Fecal Incontinence

Fecal Incontinence

Fecal incontinence is defined as decreased control over defecation leading to an involuntary loss of bowel contents. This includes liquid stool matter, mucus, flatulence (gas), and solid stool matter. The prevalence of fecal incontinence varies drastically, with reports of up to 8% of non-institutionalized adults in the US. 

There are several causes of fecal incontinence, and it can also be a combination of these factors. Some of the causes are nerve damage, surgery, childbirth, chronic constipation, prolapse, and muscle weakness. Let’s explore some of these in greater detail. 

  • Chronic constipation: a mass of hard, dry stool can remain in the rectum with abnormal bowel movements. This results in the muscles of the rectum and large intestine stretching beyond normal causing weakness. As the hard, dry stool remains in the rectum, watery stool or mucus can move around the hard stool and leak out. 
  • Muscle weakness or damage: weakness of the pelvic floor muscles does not properly tighten around the rectum when they are contracted. During childbirth, there is a potential that the muscle may tear. It could be a small tear or tear all the way to anal sphincter. 
  • Nerve damage: the nerves that sense stool in the rectum are dysfunctional, or the nerves that control the anal sphincter are not working properly. This may happen during childbirth, or with constant straining when having bowel movements. Diseases that can cause neuropathy, such as diabetes, can also have an impact. Neurological diagnoses such as multiple sclerosis, spinal cord injury, or a stroke can also affect the nerves. 

Treatment options can be invasive (surgery) or non-invasive (therapy, medications, etc.). Non-invasive treatments are usually considered first and several of these options may be tried at the same time. Sometimes, your doctor may put you on a fiber supplement. This is to try to increase the bulk of your stool in order to prevent it from leaking out. If you are seeing a physical therapist, she/he will perform an exam of the pelvic floor muscles to develop a treatment plan. Some areas that could be addressed are the following:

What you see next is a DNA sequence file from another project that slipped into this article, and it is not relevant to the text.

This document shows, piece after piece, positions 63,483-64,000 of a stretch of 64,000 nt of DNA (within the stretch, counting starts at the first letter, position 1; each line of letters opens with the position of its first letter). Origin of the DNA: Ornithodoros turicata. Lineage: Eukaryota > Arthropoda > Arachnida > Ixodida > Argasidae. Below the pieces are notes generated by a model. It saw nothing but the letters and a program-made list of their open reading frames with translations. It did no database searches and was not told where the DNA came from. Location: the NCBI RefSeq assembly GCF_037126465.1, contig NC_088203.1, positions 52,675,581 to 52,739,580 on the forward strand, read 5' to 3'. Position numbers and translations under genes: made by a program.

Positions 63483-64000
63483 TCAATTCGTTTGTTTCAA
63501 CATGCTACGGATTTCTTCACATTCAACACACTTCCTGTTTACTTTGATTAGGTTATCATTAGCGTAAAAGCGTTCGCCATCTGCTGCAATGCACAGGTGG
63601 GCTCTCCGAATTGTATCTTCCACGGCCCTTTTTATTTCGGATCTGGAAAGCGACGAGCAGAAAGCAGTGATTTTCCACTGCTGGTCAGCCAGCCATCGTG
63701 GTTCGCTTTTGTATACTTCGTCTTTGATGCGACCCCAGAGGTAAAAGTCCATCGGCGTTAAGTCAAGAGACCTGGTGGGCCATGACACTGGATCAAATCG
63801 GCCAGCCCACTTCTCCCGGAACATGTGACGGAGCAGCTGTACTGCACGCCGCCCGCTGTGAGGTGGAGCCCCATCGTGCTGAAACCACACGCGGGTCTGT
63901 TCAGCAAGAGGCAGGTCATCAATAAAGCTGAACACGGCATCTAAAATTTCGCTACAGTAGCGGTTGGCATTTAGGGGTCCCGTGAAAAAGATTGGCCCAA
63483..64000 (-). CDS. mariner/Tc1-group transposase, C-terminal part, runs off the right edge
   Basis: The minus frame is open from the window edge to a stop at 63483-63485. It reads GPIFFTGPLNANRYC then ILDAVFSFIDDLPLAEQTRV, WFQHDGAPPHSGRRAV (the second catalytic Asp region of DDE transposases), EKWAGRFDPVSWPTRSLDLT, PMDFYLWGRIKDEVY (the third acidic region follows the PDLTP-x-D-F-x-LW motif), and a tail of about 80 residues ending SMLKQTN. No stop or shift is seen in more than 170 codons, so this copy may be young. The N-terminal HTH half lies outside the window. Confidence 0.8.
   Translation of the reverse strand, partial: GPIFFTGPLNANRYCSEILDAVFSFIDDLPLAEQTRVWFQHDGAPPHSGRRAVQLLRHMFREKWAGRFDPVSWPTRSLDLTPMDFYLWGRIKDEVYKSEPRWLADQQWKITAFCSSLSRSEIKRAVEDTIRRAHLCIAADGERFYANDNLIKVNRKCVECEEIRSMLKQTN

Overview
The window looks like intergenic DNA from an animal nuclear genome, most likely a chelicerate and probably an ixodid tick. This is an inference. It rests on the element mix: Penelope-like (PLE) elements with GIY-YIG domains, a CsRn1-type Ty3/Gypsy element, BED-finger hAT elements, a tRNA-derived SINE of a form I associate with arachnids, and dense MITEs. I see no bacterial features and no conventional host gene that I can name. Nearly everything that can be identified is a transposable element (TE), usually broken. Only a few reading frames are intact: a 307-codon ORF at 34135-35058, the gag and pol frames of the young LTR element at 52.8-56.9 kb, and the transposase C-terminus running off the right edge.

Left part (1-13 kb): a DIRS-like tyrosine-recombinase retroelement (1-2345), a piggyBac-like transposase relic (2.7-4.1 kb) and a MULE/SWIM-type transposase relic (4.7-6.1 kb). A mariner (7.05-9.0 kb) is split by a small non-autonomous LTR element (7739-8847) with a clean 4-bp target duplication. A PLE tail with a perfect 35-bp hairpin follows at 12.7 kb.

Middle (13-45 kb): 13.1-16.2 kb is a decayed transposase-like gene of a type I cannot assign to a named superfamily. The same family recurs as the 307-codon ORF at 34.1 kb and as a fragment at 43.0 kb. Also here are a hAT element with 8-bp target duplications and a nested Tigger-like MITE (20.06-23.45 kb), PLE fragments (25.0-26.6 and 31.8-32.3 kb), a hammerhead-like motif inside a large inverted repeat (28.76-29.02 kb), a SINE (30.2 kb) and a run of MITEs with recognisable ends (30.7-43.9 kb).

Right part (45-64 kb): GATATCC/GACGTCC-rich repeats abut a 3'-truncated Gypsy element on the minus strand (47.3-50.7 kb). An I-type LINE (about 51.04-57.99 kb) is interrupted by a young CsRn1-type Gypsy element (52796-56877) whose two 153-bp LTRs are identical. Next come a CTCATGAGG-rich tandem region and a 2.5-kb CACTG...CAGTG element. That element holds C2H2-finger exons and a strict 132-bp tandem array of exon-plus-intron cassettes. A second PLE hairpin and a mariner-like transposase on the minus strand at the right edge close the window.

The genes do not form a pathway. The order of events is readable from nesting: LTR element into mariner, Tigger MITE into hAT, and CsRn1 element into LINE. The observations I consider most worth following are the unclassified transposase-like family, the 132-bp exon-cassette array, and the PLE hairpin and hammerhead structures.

• Behavioral modifications: 

These include toileting strategies, diet/nutrition changes, and/or sexual interactions. Modifications to these different categories can lead to decreased stretching of the anal sphincters or the rectum (as with chronic constipation). 

  • Pelvic floor muscle assessment: 

Are your muscles weak? Or are they tight and not relaxing properly? In order to defecate, your pelvic floor muscles must be able to fully relax. If they do not, it could potentially lead to conditions such that mucus leaks out around stool that is not able to be passed. On the other hand, if the muscles are too weak, then they are not able to contract strongly enough with the external anal sphincter to prevent stool or mucus from coming out. This is why it is important to be examined by a pelvic therapist because the treatments for the two have a different approach. 

 

If your doctor has told you that your fecal incontinence is caused by weak pelvic floor muscles, you may use the Kehel to help strengthen your pelvic floor. The Kehel is not meant to be used in the rectum. The vaginal and anal muscles are closely connected (see video) therefore, you can use the Kehel in your vagina to strengthen the posterior anal pelvic floor muscles. You would follow the same strengthening protocol used for stress urinary incontinence. 

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